When Is It Too Late To Follow Your Dream Career?

When Is It Too Late To Follow Your Dream Career?

Are you stuck in a rut wishing you were doing something else in life? Have you ever wished that you had made a decision early in life to study the right course to lead to your dream career? Do you think that too many years have passed and it’s too late to follow that dream now? 

Well, think again. Like I have, these three fabulous women all took steps to follow their passion when they were in their 40s or later and I wanted to share their success with you. Friends Kate Walsh (artist), Julia Howells (jewellery designer) and Karlana Kasarik (author) are all now pursuing their dreams. Why now? Because throughout the years of other jobs, raising children and being involved in their communities in different ways, they never let go of those aspirations. With children in secondary school and less demand on their time from family, they took the opportunity to spend time on themselves, finally looking after their own needs, not just those of others. Today they are loving life, enjoying being creative and in the process making things for others that will live on and bring joy to friends, family and total strangers alike for years to come.

Straight from school, Karlana studied a Bachelor of Arts (Criminology and Geography Hons) at the University of Melbourne and her first job was unexpectedly in computer programming and systems design with big city firms. Later, she was part of a restaurant management team. She dabbled in writing in her twenties but once Karlana started a family, there was no time for this. She also said it never occurred to her then that writing was something she could do, as while her degree was full of research and written assessment, she had never specifically studied how to write.

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Kate had a Bachelor of Education in arts and crafts and worked as secondary school teacher for a while. Once she had her kids, she managed to fit a little bit of painting into her life as well as teaching art part-time to both kids and adults. Many of Kate’s early paintings at the time were inspired by her kids and her mother-in-law’s peony farm. However, taking her art knowledge further by studying a Master of Fine Art was a mere dream. 

Julia was accepted into an RMIT sculpture course after Year 12, but she chose a Physical Education course instead. It was the fitness craze of the 80s time, but as Julia explained, “I could throw a ball and do lots of other sport (she had won the whole school prize for sportsmanship in Year 12) – I was just no good at aerobics!” She worked in the fitness industry for only 6 months and then in administrative roles in Ansett for several years. But her ‘arty side’ from school was still calling and in her early forties, while her kids were still young, she started experimenting and making necklaces from vintage broken china and beads. 

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Fast forward to a few years ago. Karlana started writing again when her youngest child was 18 months old, and while she was unable to fit in study with four kids, she read a lot of books on writing, plot, character development and editing, and attended some short writing courses. She started to tell people she was writing a book. She has since published Books 1 and 2 of a fantasy-adventure trilogy for ages 10-13, a fabulous read for both boys and girls. She also visits primary schools to talk about writing and inspire the next generation of writers.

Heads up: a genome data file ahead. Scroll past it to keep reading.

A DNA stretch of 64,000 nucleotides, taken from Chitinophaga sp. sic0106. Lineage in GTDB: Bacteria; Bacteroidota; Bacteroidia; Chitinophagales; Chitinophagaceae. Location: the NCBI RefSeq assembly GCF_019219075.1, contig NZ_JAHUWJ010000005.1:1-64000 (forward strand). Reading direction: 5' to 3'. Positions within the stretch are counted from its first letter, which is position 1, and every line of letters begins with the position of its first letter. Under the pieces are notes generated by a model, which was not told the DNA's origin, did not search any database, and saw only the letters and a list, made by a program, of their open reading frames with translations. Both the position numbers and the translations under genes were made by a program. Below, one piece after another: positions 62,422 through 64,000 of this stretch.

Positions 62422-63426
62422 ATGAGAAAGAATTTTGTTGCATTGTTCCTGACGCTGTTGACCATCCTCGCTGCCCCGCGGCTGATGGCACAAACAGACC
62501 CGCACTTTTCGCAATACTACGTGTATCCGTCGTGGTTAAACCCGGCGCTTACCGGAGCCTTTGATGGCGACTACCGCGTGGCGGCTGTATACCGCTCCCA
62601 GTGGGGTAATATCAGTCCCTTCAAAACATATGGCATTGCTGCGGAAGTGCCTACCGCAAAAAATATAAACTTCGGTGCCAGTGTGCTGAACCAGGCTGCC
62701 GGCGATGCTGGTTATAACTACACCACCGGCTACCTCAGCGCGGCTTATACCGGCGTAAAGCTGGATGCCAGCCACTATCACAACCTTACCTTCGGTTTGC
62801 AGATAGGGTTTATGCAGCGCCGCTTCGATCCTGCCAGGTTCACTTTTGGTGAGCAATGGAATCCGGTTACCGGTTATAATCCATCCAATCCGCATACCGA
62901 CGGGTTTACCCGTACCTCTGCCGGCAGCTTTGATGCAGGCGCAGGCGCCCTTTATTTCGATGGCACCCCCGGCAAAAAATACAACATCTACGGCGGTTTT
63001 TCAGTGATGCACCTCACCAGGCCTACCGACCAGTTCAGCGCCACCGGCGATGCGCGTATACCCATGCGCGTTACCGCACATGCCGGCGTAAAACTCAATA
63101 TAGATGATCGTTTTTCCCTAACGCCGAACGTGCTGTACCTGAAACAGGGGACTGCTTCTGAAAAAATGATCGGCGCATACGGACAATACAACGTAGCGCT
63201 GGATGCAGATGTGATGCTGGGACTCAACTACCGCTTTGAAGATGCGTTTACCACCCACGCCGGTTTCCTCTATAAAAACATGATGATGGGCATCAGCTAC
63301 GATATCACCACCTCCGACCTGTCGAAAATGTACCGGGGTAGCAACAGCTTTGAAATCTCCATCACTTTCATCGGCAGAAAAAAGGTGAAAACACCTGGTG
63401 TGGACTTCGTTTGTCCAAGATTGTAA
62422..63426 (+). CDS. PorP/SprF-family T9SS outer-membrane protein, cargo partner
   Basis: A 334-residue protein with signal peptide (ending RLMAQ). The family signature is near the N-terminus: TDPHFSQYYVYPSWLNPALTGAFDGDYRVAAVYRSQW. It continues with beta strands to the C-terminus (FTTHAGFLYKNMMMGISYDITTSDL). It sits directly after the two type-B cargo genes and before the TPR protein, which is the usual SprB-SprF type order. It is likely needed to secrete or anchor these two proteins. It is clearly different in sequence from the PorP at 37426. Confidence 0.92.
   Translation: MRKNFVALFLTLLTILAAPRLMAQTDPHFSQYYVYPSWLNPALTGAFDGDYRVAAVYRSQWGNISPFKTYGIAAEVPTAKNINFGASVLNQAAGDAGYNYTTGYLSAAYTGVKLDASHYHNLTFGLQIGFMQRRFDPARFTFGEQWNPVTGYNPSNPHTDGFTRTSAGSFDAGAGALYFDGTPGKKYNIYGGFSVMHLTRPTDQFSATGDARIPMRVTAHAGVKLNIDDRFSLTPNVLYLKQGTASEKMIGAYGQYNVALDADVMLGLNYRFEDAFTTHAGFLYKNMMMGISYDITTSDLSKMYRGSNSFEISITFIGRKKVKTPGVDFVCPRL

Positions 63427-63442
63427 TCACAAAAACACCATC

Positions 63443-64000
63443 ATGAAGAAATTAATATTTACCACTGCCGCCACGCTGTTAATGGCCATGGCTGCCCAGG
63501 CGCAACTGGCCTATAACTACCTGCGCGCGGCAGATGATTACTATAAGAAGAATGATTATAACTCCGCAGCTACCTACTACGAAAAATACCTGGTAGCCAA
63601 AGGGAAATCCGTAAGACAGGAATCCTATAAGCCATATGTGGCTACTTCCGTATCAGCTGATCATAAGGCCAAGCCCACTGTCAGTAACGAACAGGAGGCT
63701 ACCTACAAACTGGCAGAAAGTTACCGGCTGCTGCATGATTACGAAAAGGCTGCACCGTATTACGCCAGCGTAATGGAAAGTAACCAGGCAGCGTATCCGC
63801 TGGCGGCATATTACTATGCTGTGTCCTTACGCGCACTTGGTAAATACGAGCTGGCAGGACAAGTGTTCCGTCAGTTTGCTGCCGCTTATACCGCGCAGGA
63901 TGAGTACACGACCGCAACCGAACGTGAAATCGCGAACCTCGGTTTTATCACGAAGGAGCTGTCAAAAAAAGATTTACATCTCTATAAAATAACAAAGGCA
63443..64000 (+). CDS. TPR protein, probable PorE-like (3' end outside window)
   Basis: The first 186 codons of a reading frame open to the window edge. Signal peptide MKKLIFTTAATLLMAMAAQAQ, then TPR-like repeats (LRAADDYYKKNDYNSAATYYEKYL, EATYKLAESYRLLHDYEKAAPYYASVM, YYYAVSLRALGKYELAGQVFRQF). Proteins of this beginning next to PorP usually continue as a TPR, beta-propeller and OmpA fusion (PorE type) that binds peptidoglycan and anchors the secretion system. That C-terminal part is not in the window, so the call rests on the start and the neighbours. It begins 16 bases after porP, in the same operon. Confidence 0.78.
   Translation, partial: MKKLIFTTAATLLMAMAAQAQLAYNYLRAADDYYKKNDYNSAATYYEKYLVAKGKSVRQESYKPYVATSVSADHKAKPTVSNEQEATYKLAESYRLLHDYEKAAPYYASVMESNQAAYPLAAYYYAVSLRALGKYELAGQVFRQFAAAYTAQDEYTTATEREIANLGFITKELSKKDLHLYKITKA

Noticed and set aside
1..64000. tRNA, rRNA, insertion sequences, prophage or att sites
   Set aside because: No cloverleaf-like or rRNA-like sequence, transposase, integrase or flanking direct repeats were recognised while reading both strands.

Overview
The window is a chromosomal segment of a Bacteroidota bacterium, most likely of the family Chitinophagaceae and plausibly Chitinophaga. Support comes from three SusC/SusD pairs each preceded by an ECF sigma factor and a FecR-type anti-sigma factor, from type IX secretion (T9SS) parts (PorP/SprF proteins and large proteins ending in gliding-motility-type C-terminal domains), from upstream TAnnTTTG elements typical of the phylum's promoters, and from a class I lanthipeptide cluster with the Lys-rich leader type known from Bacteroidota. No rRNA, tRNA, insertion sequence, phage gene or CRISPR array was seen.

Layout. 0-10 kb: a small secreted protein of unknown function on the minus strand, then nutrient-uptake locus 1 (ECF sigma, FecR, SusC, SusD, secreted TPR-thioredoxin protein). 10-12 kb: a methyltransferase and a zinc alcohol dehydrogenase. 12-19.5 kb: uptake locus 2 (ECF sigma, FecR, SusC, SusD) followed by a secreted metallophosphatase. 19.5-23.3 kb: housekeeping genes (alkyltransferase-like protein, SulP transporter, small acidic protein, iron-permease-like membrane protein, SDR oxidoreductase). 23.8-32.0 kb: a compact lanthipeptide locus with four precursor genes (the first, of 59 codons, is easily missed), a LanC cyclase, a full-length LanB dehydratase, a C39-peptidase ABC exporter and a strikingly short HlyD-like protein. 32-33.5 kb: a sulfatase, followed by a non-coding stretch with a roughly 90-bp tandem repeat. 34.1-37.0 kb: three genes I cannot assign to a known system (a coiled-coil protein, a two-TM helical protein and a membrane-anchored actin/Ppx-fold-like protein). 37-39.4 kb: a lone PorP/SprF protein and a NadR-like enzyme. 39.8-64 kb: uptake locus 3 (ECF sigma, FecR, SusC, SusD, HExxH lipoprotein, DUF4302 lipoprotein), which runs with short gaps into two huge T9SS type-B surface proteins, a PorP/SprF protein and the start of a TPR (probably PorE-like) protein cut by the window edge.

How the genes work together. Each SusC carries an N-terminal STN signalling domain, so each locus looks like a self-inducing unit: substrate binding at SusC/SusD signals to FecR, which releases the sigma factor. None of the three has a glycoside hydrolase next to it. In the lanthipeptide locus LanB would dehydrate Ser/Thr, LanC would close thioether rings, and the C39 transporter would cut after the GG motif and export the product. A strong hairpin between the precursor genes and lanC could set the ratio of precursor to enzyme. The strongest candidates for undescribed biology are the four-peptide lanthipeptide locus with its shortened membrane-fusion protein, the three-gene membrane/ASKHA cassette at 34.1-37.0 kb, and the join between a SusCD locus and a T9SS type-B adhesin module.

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In her early 40s, Kate was accepted by RMIT to do the Master of Fine Art course which she completed over two years part-time. It was a very fulfilling, artistically challenging course that pushed her boundaries and which she absolutely loved. The artistic friends that Kate gained made her experience even more enriching. Since finishing, she has exhibited paintings annually, entered the many art prizes and completed many commissions, including the stunning covers of Karlana’s books. Teaching art is also a vital part of her life.

In her late 40s, Julia completed a Certificate Two course in Jewellery Engineering and has focused on working with silver, incorporating her skill as a sculptor from all those years ago to make her unique designs. She is now focusing on engraving in silver and creating solid silver animals and other items based on her sculptures, including key rings and rings.

Julia and Kate have invited 20+ creative like-minded people of all ages, including Karlana, to be part of a Pop-Up shop in Point Lonsdale, a beachside town two hours from Melbourne where both of them have connections. 

If you love art and beautifully crafted items and would like to meet these inspiring women (and explore the beautiful beaches at the same time), make a day of it and pop down to Ripper – Pop Up, Saturday April 13th through to Sunday April 21st, 9.30am - 5.30pm, 61 Point Lonsdale Road, Point Lonsdale. Check out the Ripper Pop Up Facebook page for more details.

We hope this article inspires you to follow your dream career and love life like we do.

Carolyn (Caz) Rowland is a fashion designer at Cazinc The Label, model, lifestyle blogger and professional Image Stylist. Caz is also a qualified NLP Master Therapist, Advanced Practitioner of Matrix Therapies, Time Line Therapist, Practitioner of Hypnotherapy, has a Diploma for Business and Life Coaching.  Caz is happily married to her husband Simon, and raised four beautiful children, who are now young adults and a teenager.

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Please leave comments below or email Carolyn@cazinc.com.au.

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